Posted in Fun Lists

Bookish Quotes from my Favorite Books

When I was born, the name for what I was did not exist.”

First line in Circe by Madeline Miller

Hi, readers. Today, I thought I would share some of my favorite quotes with you all. I use the Goodreads Quotes-feature quite a lot and often go through the quotes for a book I just read. I “like” the ones I really connect with so that I can go back to them later and be reminded of their wisdom (or get a good laugh).

For this post, I’ve picked some of the best quotes from my favorite books that all have something to do with books or reading. They are just the most relatable to me and hopefully also to you.

God bless the book people for their boundless knowledge absorbed from having words instead of friends.”

The Gentleman’s Guide to Vice and Virtue by Mackenzi Lee

Haven’t we all been told we read too much? This quote a perfect reminder that that can never be a problem.

Until I feared I would lose it, I never loved to read. One does not love breathing.”

To Kill a Mockingbird by Harper Lee

Reading is just as necessary as breathing? I don’t think there’s any doubt about that.

Sometimes, you read a book and it fills you with this weird evangelical zeal, and you become convince that the shattered world will never be put back together unless and until all living humans read the book.”

The Fault in Our Stars by John Green

The quote to show your friends when you very aggressively force them to read your new favorite book. I mean, we’ve all done that at some point.

It was amazing how many books one could fit into a room, assuming one didn’t want to move around very much.”

The Well of Ascension by Brandon Sanderson

There is simply no such thing as too many books.

“You’ve read the books?”

“I’ve seen the movies.”

Cath rolled her eyes so hard, it hurt. (Actually.) (Maybe because she was still on the edge of tears. On the edge, period.) “So you haven’t read the books.”

“I’m not really a book person.”

“That might be the most idiotic thing you’ve ever said to me”

Fangirl by Rainbow Rowell

The lovely discussions with non-readers who firmly believe that seeing the movie is the same as having read the book. And how is someone not a book person?

Drinks were a lot like books, really: it didn’t matter where you were, the contents of a vodka tonic were always more or less the same, and you could count on them to take you away to somewhere better or at least make your present arrangements seem more manageable.”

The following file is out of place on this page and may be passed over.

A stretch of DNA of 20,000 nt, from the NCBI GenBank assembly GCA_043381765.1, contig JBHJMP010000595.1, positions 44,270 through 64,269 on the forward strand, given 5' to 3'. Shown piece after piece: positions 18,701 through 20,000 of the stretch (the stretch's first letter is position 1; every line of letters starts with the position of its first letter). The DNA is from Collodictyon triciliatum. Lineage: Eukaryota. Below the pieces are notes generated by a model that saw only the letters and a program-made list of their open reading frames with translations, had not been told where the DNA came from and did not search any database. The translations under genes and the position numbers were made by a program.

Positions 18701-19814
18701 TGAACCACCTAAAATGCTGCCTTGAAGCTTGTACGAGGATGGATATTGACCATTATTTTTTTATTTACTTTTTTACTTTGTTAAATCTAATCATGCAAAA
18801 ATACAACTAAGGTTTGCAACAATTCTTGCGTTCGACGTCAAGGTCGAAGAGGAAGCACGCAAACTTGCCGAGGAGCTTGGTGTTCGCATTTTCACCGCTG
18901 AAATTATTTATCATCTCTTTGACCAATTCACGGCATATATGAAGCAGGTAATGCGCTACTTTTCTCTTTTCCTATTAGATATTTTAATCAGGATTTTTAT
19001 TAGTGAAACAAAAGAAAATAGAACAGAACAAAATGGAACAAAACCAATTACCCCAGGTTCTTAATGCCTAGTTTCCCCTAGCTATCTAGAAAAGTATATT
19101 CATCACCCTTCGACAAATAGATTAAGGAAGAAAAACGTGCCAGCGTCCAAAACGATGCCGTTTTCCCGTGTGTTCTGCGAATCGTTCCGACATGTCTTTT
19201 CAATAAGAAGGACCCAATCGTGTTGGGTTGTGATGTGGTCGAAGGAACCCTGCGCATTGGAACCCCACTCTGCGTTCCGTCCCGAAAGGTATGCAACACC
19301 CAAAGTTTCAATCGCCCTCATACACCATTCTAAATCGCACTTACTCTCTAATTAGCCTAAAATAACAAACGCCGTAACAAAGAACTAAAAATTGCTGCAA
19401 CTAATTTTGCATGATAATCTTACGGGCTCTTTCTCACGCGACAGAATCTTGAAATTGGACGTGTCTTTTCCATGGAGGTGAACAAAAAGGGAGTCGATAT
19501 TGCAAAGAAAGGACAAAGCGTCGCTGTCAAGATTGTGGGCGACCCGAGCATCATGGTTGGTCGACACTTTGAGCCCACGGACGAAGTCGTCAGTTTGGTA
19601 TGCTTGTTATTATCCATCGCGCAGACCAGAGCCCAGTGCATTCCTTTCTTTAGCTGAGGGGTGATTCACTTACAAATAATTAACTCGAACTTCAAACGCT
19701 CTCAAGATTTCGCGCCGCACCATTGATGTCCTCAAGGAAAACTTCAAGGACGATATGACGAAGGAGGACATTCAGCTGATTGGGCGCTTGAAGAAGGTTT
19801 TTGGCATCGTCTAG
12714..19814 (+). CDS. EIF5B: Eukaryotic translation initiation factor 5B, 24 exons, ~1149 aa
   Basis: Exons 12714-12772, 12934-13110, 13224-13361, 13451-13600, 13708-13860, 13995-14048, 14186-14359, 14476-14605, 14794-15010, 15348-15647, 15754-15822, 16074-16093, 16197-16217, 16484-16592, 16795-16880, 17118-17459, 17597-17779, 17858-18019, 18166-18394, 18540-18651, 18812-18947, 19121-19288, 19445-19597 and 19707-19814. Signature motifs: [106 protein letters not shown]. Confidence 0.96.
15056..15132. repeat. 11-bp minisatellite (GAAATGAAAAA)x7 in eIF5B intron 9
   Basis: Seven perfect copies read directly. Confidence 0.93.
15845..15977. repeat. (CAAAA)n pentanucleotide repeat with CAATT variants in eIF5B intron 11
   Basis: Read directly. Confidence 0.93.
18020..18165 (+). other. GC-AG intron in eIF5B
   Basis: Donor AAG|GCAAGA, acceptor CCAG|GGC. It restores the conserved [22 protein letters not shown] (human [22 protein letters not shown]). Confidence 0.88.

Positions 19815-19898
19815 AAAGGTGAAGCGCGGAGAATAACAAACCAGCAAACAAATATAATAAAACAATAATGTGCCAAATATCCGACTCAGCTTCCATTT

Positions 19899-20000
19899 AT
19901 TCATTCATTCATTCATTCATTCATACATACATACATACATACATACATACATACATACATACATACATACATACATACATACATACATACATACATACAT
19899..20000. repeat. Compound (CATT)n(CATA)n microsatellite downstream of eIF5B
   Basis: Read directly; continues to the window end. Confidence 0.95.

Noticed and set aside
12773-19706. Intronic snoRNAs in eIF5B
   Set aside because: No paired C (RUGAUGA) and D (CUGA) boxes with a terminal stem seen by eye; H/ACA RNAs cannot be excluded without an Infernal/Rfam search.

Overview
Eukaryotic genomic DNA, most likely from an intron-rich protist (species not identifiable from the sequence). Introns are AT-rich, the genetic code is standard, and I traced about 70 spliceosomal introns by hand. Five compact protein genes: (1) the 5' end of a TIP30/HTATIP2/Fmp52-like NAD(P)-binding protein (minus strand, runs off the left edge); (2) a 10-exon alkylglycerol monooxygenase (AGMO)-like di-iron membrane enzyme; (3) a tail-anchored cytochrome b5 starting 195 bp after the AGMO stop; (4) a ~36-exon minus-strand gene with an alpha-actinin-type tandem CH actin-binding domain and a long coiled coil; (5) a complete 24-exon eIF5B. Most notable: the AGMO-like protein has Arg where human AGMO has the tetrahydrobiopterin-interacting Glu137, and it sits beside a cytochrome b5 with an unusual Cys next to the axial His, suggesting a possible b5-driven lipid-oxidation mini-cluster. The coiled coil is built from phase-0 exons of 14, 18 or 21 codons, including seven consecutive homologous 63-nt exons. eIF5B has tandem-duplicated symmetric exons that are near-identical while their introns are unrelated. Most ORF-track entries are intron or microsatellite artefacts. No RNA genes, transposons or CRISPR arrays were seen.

The Magician’s Land by Lev Grossman

Never though I would see books compared to drinks but here we are. They can both be a way to escape reality, but I think books might be healthier.

If you have never spent whole afternoons with burning ears and rumpled hair, forgetting the world around you over a book, forgetting cold and hunger–

If you have never read secretly under the bedclothes with a flashlight, because your father or mother or some other well-meaning person has switched off the lamp on the plausible ground that it was time to sleep because you had to get up so early–

If you have never wept bitter tears because a wonderful story has come to an end and you must take your leave of the characters with whom you have shared so many adventures, whom you have loved and admired, for whom you have hoped and feared, and without whose company life seems empty and meaningless–

If such things have not been part of your own experience, you probably won’t understand what Bastian did next.”

The Neverending Story by Michael Ende

This is simply the most relatable thing I’ve ever read. Full stop.

Bonus quote just for you:

To really be nerd, she’d decided, you had to prefer fictional worlds to the real one.”

Fangirl by Rainbow Rowell

This doesn’t necessarily refer to books but is very fitting anyway. I’m definitely a nerd.  

I hope this was somewhat fun to read. I definitely enjoyed making it. I intend to make this into some kind of series of post but with different themes each time. I’m planning to do one on friendship next but let me know if there are topics you’d like to see.

Also, I’ve of course only included quotes from books I’ve read, so feel free to comment with some of your own favorite bookish quotes.

Happy reading,

Line